But not only is Nineveh likened to a harlot, she is also compared to a mistress of witchcrafts. The city is no amateur when it comes to sorcery and superstitious practices and black magic. Instead, she is a master of these things, which God hates and forbids. The Assyrians were very superstition and wholly dedicated to sorcery.

And so by acts of whoredom and witchcraft, nations and families were ensnared by her and eventually destroyed.

But the Lord will deal justly with Nineveh as verses 5-7 say.

“Behold, I am against thee, saith the LORD of hosts; and I will discover thy skirts upon thy face, and I will shew the nations thy nakedness, and the kingdoms thy shame.

And I will cast abominable filth upon thee, and make thee vile, and will set thee as a gazingstock.

And it shall come to pass, that all they that look upon thee shall flee from thee, and say, Nineveh is laid waste: who will bemoan her? whence shall I seek comforters for thee?”

Notice how many times the LORD addresses Nineveh in the first person, declaring that He Himself will exercise judgment against her. Behold, look, see, note well – I, Jehovah, am against thee. It is a fearful thing when the Almighty God sets Himself against someone.

Then having declared His opposition to Nineveh, the LORD goes on to declare, in five different ways, His determination to expose the shame and depravity of Nineveh.

He will uncover her skirts before her own face, He will show the nations and kingdoms her nakedness and shame, He will cast abominable or detestable things on her, He will mock her like a fool, and finally, He will present her as a gazingstock or make her a spectacle.

In other words, her depravity will be exposed and made public. People will see her for what she is and not what she appeared to be all this while. International shame and disgrace will replace her beauty and charm.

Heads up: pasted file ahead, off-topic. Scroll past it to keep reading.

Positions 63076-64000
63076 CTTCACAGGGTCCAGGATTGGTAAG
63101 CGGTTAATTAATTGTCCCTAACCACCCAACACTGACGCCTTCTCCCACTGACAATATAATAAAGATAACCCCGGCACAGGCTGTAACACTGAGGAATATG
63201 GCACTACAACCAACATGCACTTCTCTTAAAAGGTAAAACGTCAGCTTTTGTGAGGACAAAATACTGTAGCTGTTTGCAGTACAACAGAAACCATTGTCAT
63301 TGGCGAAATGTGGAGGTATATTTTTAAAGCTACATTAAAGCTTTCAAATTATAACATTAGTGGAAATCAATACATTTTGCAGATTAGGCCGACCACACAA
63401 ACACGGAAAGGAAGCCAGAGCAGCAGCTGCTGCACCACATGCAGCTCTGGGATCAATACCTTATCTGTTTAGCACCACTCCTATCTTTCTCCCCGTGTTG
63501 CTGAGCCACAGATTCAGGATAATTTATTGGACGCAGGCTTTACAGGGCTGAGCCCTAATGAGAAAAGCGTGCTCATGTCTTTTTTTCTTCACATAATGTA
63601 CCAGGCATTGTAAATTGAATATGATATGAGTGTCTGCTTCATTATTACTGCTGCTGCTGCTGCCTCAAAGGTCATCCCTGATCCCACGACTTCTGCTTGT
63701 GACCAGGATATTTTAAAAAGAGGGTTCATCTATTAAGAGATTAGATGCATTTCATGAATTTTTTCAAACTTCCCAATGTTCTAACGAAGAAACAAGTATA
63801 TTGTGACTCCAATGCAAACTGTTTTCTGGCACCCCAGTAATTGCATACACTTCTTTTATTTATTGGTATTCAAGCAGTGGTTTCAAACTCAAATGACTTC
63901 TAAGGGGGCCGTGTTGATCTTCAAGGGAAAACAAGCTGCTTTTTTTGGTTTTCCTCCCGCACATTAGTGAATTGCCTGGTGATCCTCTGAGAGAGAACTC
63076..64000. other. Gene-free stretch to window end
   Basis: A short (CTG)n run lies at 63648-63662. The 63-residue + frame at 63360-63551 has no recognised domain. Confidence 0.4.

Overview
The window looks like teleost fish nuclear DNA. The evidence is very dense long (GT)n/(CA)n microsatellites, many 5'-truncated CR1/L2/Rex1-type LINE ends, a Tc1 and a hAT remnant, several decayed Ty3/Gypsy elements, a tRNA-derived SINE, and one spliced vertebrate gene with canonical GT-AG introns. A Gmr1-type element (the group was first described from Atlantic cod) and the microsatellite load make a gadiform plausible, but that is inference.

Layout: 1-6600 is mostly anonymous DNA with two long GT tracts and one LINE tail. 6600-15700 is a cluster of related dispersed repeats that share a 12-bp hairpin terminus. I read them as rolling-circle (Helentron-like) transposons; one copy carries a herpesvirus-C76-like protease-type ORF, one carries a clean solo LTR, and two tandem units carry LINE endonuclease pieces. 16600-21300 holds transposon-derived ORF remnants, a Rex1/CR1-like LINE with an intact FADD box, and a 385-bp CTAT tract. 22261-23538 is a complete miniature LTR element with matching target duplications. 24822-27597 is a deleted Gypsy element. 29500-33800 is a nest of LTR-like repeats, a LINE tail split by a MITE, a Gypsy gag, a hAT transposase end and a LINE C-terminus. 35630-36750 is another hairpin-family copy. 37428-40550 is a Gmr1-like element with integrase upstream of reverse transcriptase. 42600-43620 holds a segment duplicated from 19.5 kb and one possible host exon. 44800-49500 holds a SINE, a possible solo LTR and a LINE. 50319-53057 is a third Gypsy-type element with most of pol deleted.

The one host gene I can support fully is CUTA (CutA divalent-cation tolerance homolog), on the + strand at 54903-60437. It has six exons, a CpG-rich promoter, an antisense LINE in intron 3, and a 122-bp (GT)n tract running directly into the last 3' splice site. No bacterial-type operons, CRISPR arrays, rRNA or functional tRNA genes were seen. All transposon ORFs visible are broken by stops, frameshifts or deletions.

The result of this public exposure and humiliation is pictured in verse 7. All who see her will flee from her saying, “Nineveh is in ruins. Who will grieve for her?”

The last question of verse 7, “whence shall I seek comforters for thee?” is spoken by the LORD. This is a remarkable statement. So complete is Nineveh’s destruction and so great is her sorrow that even the LORD Himself is unable to find anyone to comfort her.

Now obviously, this is a highly figurative description of Nineveh’s utter devastation. But it does remind us of something very important – that comfort and consolation cannot be found apart from the LORD. If the LORD Himself does not give comfort and consolation, then no one in this world can.

Are you seeking for comfort and encouragement and consolation in the midst of the harsh realities of life? Please understand that you won’t find it as long as you remain in the city of Nineveh and are living in sin and rebellion against God. Come out of that city of destruction. Come out and then the Lord Himself will be your comforter and consoler. He will be a Father to you and you will be His dear children.

This theme of the certain fall of Nineveh continues in the second part of the chapter from verses 8-13 where a comparison is made between Nineveh and the Capital of Egypt.

A Comparison of Nineveh with 
the Capital of Egypt (vv. 8-13)

Verse 8 reads, “Art thou better than populous No, that was situate among the rivers, that had the waters round about it, whose rampart was the sea, and her wall was from the sea?”

The word translated “populous” is literally the word Amon. The city of populous No or literally No-Amon also commonly known as Thebes was a very important city in ancient Egypt. In fact, we could even think of Thebes as the capital city of Egypt in those days.

So this second part of the chapter begins with a question to the people of Nineveh – are you better than Thebes? Obviously, the answer is No! Nineveh was no better than this other major rival city.

Verse 8 goes on to describe its natural defences. The mighty river Nile, which was about half a mile wide at that point, along with canals and channels from the Nile surrounded most of Thebes, and was an important aspect of the city’s strong defence system. These waterways served as a year-round buffer and a natural outer wall for the city. Now Nineveh too had some protection from the river Euphrates but that protection pales in comparison to what the Egyptians at Thebes had.

Then beyond her natural defences, Thebes was also surrounded by warlike nations that were her allies and blood-relatives. Verse 9, “Ethiopia and Egypt were her strength, and it was infinite; Put and Lubim were thy helpers.”

Ethiopia or Cush was the nation located in the southern Nile valley. In 2 Kings 19:9, we read about them coming out to oppose Sennacherib when he was invading Palestine, so the Assyrians themselves would have experienced firsthand the strength of the Cushite army.